Food and Travel—What we can Take Away

By Sandy Hu
The latest from Inside Special Fork

For a food lover, whether you’re doing a road trip to another part of your state or flying to another continent, tasting regional specialties and visiting local markets are highlights of travel.

Steve and I just returned from three weeks in the South of France and Turin, Italy. And in addition to some exceptional dining experiences on the road, including at two restaurants ranked in the top 50 of the World’s Best—we manage to extend the pleasure of our trip by bringing great food home.

When my kids were little and we went to France and the Netherlands for their first European vacation, I brought back a few little jars of jam and hot cocoa packets from our hotel’s continental breakfast and supplemented this stash with local-baked croissants and a baguette, so we could play at being in France. I also bought some “Delft” egg cups to serve soft-boiled eggs, along with cold meats and cheeses, to pretend we were still travelers in Holland.

Today, we don’t do “pretend,” but we still bring back foodstuffs from the outdoor markets, supermarkets and specialty shops to savor with our adult children and grandchildren we get home.

Here are some tips for packing those goodies for transit.

  • If you are an American traveling abroad, know what you can take back to the U.S. by checking out this guide from U.S. Customs and Border Protection regarding permissible food.  When you return, you’ll be asked to declare whether or not you are carrying food. Don’t lie, which could lead to a considerable fine if you are caught. Just let the official know what you are carrying and if they fit the permissible guidelines (which you’ve checked before making your purchases), it’s smooth sailing through customs.
  • As you plan your trip, research local food markets in the places you plan to be, and when they occur, so you can time your trip to be there on market day. Some markets are held daily, but in France, many small towns have a set market day, once a week.
  • As you travel, save all the plastic shopping bags you get from every shopping expedition. You may need them for packing at the end of your trip. Toss them only after you are final-packed for home.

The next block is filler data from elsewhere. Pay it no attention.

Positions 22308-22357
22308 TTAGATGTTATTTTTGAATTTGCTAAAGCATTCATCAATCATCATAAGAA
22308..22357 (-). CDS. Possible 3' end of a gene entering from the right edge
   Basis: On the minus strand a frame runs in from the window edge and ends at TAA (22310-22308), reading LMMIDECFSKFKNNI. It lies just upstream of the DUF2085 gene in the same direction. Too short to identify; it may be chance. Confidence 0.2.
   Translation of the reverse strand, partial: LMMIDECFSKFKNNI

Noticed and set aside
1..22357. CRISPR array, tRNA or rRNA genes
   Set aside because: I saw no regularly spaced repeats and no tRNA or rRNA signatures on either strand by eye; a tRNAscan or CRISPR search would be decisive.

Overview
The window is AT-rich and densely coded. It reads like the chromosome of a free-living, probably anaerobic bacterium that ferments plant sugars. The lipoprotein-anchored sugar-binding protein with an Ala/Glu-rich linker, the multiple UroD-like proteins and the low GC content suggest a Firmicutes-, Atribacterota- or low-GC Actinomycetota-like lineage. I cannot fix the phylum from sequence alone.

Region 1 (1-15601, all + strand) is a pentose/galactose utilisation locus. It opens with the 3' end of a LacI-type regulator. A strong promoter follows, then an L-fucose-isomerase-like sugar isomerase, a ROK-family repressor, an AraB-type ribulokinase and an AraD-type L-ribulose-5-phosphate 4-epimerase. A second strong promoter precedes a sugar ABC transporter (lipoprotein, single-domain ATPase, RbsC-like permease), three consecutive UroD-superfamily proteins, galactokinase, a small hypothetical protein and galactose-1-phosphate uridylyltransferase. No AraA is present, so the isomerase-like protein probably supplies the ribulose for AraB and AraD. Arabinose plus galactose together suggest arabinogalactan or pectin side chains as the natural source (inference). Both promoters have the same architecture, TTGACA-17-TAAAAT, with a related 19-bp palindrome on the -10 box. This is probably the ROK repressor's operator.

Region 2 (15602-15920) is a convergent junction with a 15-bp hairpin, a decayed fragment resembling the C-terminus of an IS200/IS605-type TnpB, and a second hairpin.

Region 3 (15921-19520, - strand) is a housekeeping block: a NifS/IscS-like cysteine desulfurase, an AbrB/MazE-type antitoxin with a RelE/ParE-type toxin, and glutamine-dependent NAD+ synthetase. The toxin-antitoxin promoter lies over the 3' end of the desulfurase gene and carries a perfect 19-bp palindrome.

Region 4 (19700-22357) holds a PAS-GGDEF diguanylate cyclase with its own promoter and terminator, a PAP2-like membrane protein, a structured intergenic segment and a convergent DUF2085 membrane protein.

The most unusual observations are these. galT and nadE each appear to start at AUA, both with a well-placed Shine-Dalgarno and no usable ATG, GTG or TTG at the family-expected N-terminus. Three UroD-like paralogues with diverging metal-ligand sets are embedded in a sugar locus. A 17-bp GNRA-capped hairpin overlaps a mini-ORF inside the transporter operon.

• Look for regional specialties. We bought lemon marmalade from Menton, a famous citrus-growing region in France, and fleur de sel from the Camargue, where salt has been extracted since prehistoric times.
  • Buy what looks better or cheaper than what you can find at home. We bought some herbs and spices from the Marché Provençal in Antibes, dried cépes (mushrooms) from the Cours Saleya market in Nice, beautiful sun-dried tomatoes at the Tuesday market in Vaison la Romaine.
  • Confections make welcome gifts and are usually easy to transport. We stocked up on gianduja, the heavenly chocolate and hazelnut specialty of Turin. Throughout Provence, we picked up calissons (almond candy), nougat and candied fruit. Think about space and unless presentation is critical for a gift, forgo elaborate boxes and tins for cellophane bags, which can be tucked more easily into a suitcase or carry bag.
  • Cans travel well. Paté, rillettes and canned fish specialties always come home with us from France.
  • Through the years, I’ve become an expert packer—filling every nook and cranny of a suitcase tightly, so nothing shifts, which is the secret to bringing home your foodstuffs in one piece.
  • If we are packing jars, such as jams, honey, etc., I wrap each one in a plastic bag. Put the jar at the bottom of the bag, twist a few times to close, then turn the top of the bag over the jar so it is doubly encased in the bag, then close with a rubber band or twist tie. Set the plastic-wrapped jars between layers of clothes (not your best clothes in case anything cracks and leaks) and with a buffer of clothes between each jar and the next. Make sure the bag is packed tight to keep the jars in place. In all the years I’ve brought food home, I have never had a jar crack on me. However, to be safe, I don’t recommend packing jars with liquids—such as olives or olive oils, which could spell disaster with any breakage.
  • Hand-carry the lighter things and make sure smells don’t transfer by wrapping dried mushrooms, herbs and spices, and other foods with strong odors in several layers of plastic bags.

Now that we’re home, I’ve unpacked my food treasures and soon, we’ll begin to re-live our trip through the flavors we’ve captured in our suitcase from across the world.

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Posted: Jun 11th by Sandy_Hu